So, Wed was the first day that I collected a days worth of data, and started to see what the #s look like.
Top line is Volts, Bottom is Amps. Peak at about 28amps or 1600 watts. Not bad. Today was a terrible cloudy day, with lots of rain and terrible storms, Now that I can keep the data, I’ll be able to make a graph at any time to see how things are running. Now I want more panels!
Copper hit $3.66 a pound today on the COMEX exchange – that’s a lot. Copper is heavier than iron, and the weight really adds up quickly. I know this as I just got done moving several thousand pounds of copper bars to a better location for them. Coper is approaching silver in value. How crazy is this?
At current rates, A cubic inch of copper is worth a little over a dollar; a cubic foot is (get this) worth over $2000.
Verizon, a telcom provider, recently had vandals steal over $300,000 in copper from their cell phone towers last year, and that was just in California! All over you hear of people having their AC systems stolen, for the copper.
Lock up your piggy banks!
Side note, for those that collect smashed pennies (you put in 2 quarters, and 1 penny, and turn a crank that makes a elongated penny as a souvenir ) Pre-82 pennies are the only ones you want to use for this, since 82 and older are mostly zinc and look like crap.
If GM can’t get it done first, mabee I’ll have a ford. I’ve been screaming about this for over 3 years now. FINALLY proof. Why are we waiting so long for this. Battery Hybrids are a total joke. Ethanol is a waste of good corn. Here is THE answer. Tell the arabs to go pound sand, we dont need their oil.
By Tom Krisher, Associated Press
DEARBORN, Mich. — The relatively quick-and-easy answer to foreign oil dependence and automotive greenhouse gas emissions is circling the grounds every day at Orlando International Airport in Florida, according to a top Ford Motor (F) official. It’s a utilitarian 12-passenger parking lot shuttle bus powered by a 6.8-liter internal combustion hydrogen engine, which Ford officials said is their hydrogen technology closest to mass production.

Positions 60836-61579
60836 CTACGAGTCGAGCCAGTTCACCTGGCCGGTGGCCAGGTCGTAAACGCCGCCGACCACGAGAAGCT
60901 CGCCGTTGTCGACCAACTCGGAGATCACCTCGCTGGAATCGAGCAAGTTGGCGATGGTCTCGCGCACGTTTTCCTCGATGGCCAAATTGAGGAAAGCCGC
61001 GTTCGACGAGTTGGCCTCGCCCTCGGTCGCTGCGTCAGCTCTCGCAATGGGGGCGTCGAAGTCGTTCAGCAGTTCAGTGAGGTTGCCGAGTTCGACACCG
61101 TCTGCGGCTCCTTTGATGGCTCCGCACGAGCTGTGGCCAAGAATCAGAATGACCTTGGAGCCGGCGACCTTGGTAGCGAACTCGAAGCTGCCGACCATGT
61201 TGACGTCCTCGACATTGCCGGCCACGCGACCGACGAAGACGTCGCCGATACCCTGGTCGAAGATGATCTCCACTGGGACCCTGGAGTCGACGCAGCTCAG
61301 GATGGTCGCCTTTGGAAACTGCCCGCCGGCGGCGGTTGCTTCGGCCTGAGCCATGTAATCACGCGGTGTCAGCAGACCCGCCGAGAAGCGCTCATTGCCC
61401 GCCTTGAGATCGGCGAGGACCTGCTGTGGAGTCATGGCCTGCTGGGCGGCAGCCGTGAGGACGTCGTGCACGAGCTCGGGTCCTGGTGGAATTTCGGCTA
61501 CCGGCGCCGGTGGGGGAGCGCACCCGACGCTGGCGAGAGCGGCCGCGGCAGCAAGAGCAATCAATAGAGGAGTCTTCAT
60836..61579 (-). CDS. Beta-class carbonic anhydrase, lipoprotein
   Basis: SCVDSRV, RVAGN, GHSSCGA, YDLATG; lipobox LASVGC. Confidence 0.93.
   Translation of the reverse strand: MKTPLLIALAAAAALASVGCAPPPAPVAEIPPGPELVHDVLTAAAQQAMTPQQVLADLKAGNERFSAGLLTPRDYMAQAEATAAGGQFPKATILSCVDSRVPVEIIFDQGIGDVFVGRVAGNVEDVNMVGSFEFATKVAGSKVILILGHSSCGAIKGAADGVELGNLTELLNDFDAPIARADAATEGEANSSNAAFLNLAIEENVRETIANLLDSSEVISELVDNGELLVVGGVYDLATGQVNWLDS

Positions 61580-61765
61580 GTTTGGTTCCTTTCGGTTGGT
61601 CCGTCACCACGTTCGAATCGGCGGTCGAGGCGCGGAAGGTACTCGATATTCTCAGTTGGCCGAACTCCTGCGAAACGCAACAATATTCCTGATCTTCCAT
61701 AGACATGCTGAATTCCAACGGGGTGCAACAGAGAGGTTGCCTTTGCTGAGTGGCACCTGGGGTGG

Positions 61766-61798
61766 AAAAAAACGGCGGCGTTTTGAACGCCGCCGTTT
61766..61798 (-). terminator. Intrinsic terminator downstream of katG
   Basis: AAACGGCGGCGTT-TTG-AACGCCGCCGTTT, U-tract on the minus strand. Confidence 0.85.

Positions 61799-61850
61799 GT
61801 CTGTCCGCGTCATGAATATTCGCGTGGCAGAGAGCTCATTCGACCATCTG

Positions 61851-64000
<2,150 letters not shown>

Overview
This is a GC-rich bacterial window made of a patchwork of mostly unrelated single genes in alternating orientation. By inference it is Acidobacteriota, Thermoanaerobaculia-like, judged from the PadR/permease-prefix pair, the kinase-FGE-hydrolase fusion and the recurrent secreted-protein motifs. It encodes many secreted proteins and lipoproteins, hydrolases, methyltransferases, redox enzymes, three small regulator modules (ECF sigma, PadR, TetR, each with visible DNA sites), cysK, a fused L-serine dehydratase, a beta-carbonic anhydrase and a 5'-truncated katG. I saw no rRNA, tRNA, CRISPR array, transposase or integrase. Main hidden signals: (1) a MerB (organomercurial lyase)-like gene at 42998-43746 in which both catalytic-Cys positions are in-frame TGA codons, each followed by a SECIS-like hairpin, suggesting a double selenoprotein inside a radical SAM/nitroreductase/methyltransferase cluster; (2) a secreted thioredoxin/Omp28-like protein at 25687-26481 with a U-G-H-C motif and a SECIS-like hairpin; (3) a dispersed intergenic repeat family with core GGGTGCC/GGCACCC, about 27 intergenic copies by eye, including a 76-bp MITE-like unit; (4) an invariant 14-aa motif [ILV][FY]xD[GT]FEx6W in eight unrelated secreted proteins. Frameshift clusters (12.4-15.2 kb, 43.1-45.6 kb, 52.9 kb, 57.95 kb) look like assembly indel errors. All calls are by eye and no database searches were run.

“We really believe this technology is ready to be evaluated at the consumer level,” John Lapetz, the company’s program manager for the buses, told reporters on Tuesday at an event staged to tout Ford’s future vehicles.
About 30 E-450 Hydrogen shuttle buses are working across the U.S. and Canada, and Ford engineers are monitoring them electronically in real time, Lapetz said. The vehicles, powered by a modified gasoline engine, have near zero emissions and get up to 13% better fuel economy than their gasoline counterparts, he said.
Take that, OPEC
Wow, I’m full. We had a house full of people today. Steaks, London Broil, Chicken, burger, home made ice cream, and on and on. A good time was had by all. The kids just LOVED the Wii, turns out it a great babysitter. If you weren’t there, you really missed it. If you WERE there, thanks for coming, hope yall had a good time. I know you are full.
It has been a long time since Bill was over, and we attempted some fantastic food project, till Saturday. We started with scallops, then shifted towards our own person clone of Kobe’s offerings. I am happy to note “It did not suck”.
Even with frozen scallops from Sams, some steak from Pettys, frozen veggies, and rice from a box, we were able to make a very full dinner for 3 for about 45$, WITH Pettys deserts for each. The one thing we cheated on was the famous white sauce Kobe uses, we purchased it from them directly. We’ll sort out a recipe for that soon enough. As always a good time was had by all.
The movie of the night was “The Pursuit of happiness”